April 20, 2013
Activists Demand Repeal of Regulation on Circumcision
by Yuli Krisna
Bandung. “Once a baby girl is 40 days old, she can be circumcised. That’s the tradition,” says Lusi, a mother of one.
“My mother says the child must bleed, but the midwife said there’s no bleeding involved because she’s just cleaning it up down there.”
Lusi is one of many mothers in Indonesia who subject their daughters to a procedure involving pricking and piercing the hood of the clitoris with a needle, citing an Islamic belief that it will keep the girl’s libido in check when she grows up.
Although there is no official data to gauge the extent of the practice, women’s and children’s rights activists say it is widespread, particularly in rural areas.
Ellin Rozana, the executive director of the Women’s Institute, an advocacy group, argues that a Health Ministry regulation issued in 2010 that legitimizes the practice must be repealed.
She says the government’s rationale — that the form of female circumcision performed in the country is largely symbolic and not harmful — is irrelevant, and that no form of female circumcision can be justified on religious grounds.
“Admittedly the circumcision practiced in Indonesia isn’t as bad as in some African countries, where they mutilate parts of the girl’s genitals,” she tells the Jakarta Globe.
“Here they call it pricking and cleaning, but there’s no clear reason for why it has to be done. It’s different from male circumcision, which has clear health benefits.”
Ellin says the age-old reason given, that the circumcision prevents a girl from having a high sex drive and thus from becoming sexually promiscuous, highlights the patriarchal and discriminative nature of traditional Islamic Indonesian society toward women.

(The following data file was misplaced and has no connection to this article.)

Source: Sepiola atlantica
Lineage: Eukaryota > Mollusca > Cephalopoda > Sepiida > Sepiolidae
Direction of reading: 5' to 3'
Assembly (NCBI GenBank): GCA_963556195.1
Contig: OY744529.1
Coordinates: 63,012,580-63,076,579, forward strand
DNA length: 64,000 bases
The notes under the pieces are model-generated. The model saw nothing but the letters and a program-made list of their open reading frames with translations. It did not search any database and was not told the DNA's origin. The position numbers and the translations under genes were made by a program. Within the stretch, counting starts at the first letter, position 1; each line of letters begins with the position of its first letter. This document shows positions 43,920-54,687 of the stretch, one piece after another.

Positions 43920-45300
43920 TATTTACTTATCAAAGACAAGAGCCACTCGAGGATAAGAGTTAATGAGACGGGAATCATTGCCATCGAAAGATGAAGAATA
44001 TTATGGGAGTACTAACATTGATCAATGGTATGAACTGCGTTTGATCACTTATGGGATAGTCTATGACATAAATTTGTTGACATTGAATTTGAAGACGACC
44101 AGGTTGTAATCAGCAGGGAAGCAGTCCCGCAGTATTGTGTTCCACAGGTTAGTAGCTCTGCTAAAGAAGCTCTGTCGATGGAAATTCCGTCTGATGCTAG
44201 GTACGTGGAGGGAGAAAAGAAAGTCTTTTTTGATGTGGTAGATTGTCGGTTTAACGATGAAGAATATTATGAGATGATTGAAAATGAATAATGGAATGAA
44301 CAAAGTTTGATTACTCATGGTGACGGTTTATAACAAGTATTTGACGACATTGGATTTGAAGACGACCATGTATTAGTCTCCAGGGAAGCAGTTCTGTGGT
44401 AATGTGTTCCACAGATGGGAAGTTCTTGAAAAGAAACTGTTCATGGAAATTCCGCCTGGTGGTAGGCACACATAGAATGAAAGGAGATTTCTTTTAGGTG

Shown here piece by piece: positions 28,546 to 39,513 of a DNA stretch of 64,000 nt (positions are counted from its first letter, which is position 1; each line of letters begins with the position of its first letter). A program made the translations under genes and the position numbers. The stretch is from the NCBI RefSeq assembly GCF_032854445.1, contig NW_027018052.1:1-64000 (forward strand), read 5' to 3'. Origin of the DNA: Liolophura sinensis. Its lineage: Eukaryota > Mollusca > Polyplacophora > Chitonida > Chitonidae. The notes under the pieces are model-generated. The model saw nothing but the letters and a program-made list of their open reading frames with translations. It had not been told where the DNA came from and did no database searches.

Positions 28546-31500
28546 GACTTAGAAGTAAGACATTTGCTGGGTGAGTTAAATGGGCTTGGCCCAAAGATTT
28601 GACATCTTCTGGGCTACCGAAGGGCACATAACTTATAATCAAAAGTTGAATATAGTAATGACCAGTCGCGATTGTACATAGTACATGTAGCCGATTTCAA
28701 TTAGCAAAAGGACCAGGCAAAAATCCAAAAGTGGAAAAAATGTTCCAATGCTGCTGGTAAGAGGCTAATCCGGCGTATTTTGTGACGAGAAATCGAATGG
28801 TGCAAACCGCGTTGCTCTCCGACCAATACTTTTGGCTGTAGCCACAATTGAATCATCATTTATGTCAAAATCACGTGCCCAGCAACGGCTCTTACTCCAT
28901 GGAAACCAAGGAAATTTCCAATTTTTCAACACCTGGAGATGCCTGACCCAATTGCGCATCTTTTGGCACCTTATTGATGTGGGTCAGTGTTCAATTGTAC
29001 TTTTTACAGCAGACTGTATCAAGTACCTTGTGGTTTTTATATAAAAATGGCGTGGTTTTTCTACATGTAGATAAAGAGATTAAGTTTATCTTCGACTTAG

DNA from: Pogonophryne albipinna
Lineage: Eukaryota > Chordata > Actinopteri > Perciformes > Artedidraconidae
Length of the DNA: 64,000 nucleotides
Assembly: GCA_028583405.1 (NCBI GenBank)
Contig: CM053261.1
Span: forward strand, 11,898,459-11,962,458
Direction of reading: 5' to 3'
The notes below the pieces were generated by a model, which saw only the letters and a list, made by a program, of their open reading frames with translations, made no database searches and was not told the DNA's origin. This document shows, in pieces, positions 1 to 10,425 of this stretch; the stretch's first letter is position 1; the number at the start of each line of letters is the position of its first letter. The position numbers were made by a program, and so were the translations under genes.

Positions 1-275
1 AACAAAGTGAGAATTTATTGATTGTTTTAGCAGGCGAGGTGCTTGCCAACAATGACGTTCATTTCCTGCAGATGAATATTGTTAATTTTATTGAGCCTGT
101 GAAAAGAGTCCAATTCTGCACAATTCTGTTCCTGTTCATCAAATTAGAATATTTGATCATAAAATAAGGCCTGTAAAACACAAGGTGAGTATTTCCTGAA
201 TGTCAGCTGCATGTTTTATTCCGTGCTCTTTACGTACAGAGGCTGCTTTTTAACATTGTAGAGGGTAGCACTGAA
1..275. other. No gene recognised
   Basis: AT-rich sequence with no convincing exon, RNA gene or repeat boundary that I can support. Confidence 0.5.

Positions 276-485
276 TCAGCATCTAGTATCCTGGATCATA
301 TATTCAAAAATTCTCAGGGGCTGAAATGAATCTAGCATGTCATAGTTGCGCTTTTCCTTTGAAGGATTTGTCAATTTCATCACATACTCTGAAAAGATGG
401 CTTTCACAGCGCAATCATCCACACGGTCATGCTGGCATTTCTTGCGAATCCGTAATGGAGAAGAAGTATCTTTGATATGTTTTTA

“There’s this idea that if a girl is circumcised, she will grow up to be a ‘good girl’ with a low sex drive,” she says.
“But this is a question of a woman’s reproductive rights, her right to enjoy sex.”
The government initially banned all forms of female circumcision in 2006. Four years later, however, it made an about-face and issued a regulation giving health workers the discretion to perform circumcisions as they saw fit.
The government argued that the regulation was needed because the all-out ban had led to large numbers of parents getting their daughters circumcised by unqualified shamans and traditional healers, thereby putting their children at high risk of medical complications.
The Health Ministry regulation defines permissible female circumcision as “an incision of the skin covering the front of the clitoris, without cutting the clitoris.”
But a 2003 study by the Population Council found that 22 percent of 1,307 female circumcision cases in the country were excisions, meaning that part of the clitoris or labia was removed. Of the rest, 49 percent involved incisions while only 28 percent were of the “symbolic” prick-and-clean type.
Ellin argues that as minimalist as it seems, the kind of circumcision allowed by the government is still unacceptable under internationally recognized standards on women’s rights.
In December, the United Nations passed a resolution banning female genital mutilation, which extends to the circumcision practiced in Indonesia.
Procedures such as pricking, piercing, incising, scraping, cauterization or burning that are carried out for non-medical purposes are categorized by the World Health Organization as mutilation along with practices that alter or remove any part of the genitals.
Back in Bandung, Lusi has come to realize that she did not need to have her daughter circumcised.
“I found out too late that what I did was a violation of my child’s rights,” she says.
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